We applaud Alice for her solid work and dedication to the providers she serves. She eliminates the fear providers feel about learning new technology. “Providers have told me that they’re scared to go on-line because they will make mistakes,” Alice shared. “But as soon as they have done the training, they are amazed how simple it was. They tell me ‘Gosh Alice, I should have done this a long time ago!’”

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Learn more about CACFP.Net and WECA’s Food Program

Alice also provides continuous assistance whenever needed. “I assure them that I will be there to assist them with any questions. Providers are pleased when they know they are saving money by claiming online,” she adds.

All of us at the Food Program are pleased to have Alice leading the way to excellent service.

Little Changes Make a Healthy Difference: How one provider transformed her center and herself

Little Changes Make a Healthy Difference: How one provider transformed her center and herself

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Kim Bjorklund

Good nutrition and strong physical activity habits are essential for us all! For Kim Bjorklund, owner of Safe Haven Child Care Center, these became a life-changing journey.  After examining her program’s monthly menu with a local dietitian, Kim identified areas that needed to change.

It started when she noticed herself and the children in her care could benefit from better nutrition and healthy eating habits. “A parent told me her little guy could eat Alfredo sauce and noodles all day long. Her little guy was not little, at nine months, he was almost wearing a size 3T. I had 50 pounds to lose too.”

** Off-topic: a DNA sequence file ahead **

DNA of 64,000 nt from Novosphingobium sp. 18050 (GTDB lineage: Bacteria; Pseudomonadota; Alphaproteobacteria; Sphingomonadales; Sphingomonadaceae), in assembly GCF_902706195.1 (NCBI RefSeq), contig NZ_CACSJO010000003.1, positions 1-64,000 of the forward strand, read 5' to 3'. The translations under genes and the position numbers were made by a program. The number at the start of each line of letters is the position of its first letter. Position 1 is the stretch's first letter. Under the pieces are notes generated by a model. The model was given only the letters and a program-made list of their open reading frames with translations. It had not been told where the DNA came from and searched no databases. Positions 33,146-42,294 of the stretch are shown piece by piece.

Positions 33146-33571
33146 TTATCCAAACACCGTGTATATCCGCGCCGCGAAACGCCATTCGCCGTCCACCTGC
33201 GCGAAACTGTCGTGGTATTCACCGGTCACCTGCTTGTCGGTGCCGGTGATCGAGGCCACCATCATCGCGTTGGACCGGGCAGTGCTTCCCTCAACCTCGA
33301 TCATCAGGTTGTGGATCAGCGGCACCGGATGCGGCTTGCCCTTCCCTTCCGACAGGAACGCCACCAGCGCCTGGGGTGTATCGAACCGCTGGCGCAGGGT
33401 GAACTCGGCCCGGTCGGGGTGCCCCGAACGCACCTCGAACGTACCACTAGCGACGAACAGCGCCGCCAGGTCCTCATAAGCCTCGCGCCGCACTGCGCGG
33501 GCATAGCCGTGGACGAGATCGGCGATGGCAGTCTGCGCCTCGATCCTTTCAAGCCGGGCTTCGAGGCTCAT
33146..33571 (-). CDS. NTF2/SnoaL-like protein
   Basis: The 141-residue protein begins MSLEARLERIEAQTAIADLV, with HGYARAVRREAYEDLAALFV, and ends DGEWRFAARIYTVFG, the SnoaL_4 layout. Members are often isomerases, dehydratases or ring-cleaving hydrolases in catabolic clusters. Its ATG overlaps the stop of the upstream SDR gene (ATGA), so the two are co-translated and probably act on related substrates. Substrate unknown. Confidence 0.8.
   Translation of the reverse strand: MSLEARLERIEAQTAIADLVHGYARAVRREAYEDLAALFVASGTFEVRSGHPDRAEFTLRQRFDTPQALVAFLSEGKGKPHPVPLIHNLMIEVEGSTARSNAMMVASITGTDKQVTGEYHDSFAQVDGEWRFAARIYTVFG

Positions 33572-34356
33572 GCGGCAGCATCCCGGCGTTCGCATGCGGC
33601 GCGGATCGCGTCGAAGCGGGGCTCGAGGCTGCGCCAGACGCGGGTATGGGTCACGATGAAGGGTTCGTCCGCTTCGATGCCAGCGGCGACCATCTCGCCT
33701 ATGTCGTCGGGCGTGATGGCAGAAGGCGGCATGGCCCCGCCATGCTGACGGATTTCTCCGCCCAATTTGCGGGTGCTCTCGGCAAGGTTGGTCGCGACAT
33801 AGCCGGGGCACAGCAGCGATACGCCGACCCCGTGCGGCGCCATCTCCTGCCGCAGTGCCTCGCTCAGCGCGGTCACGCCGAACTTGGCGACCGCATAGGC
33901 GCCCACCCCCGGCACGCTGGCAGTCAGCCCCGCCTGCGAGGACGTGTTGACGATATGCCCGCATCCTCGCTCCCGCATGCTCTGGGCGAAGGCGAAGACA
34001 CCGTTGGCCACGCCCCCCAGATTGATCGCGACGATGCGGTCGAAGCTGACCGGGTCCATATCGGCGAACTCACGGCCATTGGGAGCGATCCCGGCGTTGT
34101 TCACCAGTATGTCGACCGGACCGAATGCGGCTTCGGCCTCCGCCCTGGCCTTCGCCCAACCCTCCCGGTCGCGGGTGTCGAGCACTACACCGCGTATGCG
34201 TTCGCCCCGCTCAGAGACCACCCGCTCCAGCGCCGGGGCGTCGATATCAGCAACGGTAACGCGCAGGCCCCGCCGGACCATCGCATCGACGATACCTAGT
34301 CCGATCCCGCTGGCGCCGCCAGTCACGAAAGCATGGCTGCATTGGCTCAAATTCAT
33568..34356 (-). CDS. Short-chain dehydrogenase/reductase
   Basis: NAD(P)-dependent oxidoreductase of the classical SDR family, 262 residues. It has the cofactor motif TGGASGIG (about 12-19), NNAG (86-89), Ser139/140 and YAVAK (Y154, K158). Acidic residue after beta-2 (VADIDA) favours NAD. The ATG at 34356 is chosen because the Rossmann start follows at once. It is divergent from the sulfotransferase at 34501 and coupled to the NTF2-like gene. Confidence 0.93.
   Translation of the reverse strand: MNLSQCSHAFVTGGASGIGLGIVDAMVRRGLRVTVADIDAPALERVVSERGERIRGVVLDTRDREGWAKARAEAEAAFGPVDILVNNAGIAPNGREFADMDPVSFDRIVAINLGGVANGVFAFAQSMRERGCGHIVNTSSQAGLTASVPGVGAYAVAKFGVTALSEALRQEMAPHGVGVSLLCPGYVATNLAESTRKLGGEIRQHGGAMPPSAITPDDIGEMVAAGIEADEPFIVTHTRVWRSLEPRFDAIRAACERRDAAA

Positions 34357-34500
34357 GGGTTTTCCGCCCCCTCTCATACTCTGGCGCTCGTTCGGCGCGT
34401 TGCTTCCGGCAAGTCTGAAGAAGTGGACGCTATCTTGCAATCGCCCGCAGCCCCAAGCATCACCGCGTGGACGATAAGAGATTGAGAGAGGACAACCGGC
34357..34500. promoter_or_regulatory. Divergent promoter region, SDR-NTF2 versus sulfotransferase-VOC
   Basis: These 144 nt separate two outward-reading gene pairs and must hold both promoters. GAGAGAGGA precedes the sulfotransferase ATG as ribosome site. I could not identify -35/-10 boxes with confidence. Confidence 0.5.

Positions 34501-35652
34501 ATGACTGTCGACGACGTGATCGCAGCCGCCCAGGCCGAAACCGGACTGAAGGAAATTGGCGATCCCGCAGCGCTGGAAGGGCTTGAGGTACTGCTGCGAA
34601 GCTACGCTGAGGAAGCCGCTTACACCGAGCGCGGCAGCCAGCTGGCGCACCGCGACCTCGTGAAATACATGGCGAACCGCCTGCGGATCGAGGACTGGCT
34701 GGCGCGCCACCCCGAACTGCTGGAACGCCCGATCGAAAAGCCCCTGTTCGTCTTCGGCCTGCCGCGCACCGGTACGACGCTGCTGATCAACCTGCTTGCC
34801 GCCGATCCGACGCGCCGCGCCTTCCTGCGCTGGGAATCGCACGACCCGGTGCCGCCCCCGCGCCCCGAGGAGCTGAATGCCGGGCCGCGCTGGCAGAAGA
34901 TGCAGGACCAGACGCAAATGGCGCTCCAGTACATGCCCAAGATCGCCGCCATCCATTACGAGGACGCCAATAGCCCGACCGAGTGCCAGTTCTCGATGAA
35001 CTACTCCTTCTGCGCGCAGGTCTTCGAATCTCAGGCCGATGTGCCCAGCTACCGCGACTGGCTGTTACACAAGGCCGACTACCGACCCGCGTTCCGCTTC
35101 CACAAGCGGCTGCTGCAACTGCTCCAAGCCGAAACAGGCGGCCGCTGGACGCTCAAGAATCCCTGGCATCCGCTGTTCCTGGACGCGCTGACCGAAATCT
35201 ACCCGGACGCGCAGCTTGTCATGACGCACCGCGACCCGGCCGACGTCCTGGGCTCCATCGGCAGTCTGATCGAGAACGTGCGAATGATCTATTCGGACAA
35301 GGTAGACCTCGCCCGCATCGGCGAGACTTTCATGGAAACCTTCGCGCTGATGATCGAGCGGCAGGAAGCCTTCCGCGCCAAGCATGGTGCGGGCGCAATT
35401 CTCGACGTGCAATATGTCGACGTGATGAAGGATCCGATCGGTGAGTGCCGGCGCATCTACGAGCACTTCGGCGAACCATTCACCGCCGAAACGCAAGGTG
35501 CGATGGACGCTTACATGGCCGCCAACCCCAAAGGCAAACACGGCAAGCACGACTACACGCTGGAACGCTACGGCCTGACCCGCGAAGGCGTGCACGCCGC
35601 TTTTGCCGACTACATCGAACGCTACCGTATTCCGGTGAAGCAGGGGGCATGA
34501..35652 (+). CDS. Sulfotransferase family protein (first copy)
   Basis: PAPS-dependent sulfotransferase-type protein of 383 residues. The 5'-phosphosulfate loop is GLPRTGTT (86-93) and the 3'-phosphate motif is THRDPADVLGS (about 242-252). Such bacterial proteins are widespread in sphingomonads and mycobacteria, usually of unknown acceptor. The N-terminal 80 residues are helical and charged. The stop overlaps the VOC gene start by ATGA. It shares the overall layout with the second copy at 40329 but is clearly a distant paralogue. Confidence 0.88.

Kim, who has been a WECA Food Program provider since 2002, set out to be a good example for the children in her care by talking the talk. The result, more than 40 pounds lost to date.  “With only a few slight changes to my diet and walking every day, I lost weight! I could not have done this without the guidance from Sarah and her Child Physical Activity and Nutrition class.”

fp-cacfp-meal-pattern-changes-10-2017Here are Kim’s top five strategies for healthy kids and a healthy you!

  1. Eliminate fruit juice. Juice is loaded with sugar, and filled with empty calories. Instead, kids enjoy fruit-infused water or milk.
  2. Switch to whole-wheat pasta and brown rice. Both contain more fiber, protein, and other healthy nutrients.
  3. Eliminate sweets after meals and for snacks. If you must, focus on a smaller serving size or serve fruit.
  4. Make outside play is a high-priority. “I make an effort to get outside more often to play games that promote large motor skills.”
  5. Plant a garden at your center. “We had pumpkins, beans, peas, onion, squash, radish, celery, tomatoes and one huge sunflower this year! The fresh produce ready to eat and learning experience for the children is a win-win for everyone.” Studies show that kids who are involved in planting, working in and harvesting a garden tend to eat the food they helped grow!

“My number one piece of advice is to be a good role model,” Kim shared. “Take care of yourself too. We are isolated with children all day, so it is easy for our weight to get out of hand. Little changes make a difference.”

Need more tips that can help transform your childcare programs into a healthy and vibrant one?  Our Healthy Bites Overview webinar provides an overview on developing a strong nutrition policy, the updated CACFP meal pattern requirements and information about YoungStar nutrition requirements. Watch it today!